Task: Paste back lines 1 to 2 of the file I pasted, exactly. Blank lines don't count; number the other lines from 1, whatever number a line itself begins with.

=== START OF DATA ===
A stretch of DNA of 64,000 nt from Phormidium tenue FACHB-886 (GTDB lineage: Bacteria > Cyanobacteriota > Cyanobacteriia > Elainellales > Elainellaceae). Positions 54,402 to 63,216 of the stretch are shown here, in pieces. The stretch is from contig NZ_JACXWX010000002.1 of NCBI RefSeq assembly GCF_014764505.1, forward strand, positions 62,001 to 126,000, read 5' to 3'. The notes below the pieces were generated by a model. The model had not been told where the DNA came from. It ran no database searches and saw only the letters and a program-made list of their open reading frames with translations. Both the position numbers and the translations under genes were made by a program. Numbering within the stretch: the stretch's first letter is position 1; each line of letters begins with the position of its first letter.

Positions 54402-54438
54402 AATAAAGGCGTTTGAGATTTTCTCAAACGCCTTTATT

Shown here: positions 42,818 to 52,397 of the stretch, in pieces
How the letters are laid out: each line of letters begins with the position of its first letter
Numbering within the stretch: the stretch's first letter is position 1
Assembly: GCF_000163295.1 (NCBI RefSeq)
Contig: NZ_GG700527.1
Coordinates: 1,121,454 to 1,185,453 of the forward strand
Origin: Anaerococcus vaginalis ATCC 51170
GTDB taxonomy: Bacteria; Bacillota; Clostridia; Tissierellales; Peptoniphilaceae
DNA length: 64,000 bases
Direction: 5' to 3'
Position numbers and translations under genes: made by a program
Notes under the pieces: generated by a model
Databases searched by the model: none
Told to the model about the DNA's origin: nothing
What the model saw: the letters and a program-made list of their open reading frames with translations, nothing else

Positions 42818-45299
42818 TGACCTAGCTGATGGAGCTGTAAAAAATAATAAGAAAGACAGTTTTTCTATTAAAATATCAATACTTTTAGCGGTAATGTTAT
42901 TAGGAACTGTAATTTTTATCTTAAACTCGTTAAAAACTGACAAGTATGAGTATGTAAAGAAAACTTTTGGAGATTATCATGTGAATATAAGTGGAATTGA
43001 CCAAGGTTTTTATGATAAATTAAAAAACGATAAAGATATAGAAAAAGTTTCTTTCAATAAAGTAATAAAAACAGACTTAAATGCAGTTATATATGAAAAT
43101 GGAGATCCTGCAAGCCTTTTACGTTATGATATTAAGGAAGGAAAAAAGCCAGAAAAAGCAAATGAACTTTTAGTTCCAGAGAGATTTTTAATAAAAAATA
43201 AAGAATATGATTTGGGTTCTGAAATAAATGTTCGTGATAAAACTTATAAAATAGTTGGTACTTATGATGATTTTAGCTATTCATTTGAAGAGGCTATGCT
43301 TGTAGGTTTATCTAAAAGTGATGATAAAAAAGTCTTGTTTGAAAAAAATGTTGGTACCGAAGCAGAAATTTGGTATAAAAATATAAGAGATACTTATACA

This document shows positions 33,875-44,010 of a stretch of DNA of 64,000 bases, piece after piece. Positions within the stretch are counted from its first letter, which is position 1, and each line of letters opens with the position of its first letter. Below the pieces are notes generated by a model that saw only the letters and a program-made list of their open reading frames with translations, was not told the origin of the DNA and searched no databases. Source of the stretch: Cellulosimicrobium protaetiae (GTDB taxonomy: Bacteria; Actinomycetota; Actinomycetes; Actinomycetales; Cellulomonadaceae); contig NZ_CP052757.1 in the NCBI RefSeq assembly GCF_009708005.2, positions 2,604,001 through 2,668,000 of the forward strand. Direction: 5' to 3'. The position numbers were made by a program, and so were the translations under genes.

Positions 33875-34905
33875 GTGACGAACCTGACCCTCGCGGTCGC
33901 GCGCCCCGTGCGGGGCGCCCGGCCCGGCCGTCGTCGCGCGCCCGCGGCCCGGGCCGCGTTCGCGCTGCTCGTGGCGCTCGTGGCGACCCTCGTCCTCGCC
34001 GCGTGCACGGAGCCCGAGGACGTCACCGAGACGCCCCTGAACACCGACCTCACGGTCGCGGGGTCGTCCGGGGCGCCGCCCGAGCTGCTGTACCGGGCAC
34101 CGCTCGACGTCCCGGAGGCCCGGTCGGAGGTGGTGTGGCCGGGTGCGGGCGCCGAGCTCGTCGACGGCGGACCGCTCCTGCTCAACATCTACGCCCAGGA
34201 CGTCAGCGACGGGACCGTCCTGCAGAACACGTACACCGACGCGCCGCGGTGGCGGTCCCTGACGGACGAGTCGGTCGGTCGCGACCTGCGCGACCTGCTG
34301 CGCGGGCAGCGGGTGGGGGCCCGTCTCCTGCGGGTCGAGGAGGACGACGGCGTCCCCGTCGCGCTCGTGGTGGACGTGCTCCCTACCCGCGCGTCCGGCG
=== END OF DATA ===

A stretch of DNA of 64,000 nt from Phormidium tenue FACHB-886 (GTDB lineage: Bacteria > Cyanobacteriota > Cyanobacteriia > Elainellales > Elainellaceae). Positions 54,402 to 63,216 of the stretch are shown here, in pieces. The stretch is from contig NZ_JACXWX010000002.1 of NCBI RefSeq assembly GCF_014764505.1, forward strand, positions 62,001 to 126,000, read 5' to 3'. The notes below the pieces were generated by a model. The model had not been told where the DNA came from. It ran no database searches and saw only the letters and a program-made list of their open reading frames with translations. Both the position numbers and the translations under genes were made by a program. Numbering within the stretch: the stretch's first letter is position 1; each line of letters begins with the position of its first letter.

Positions 54402-54438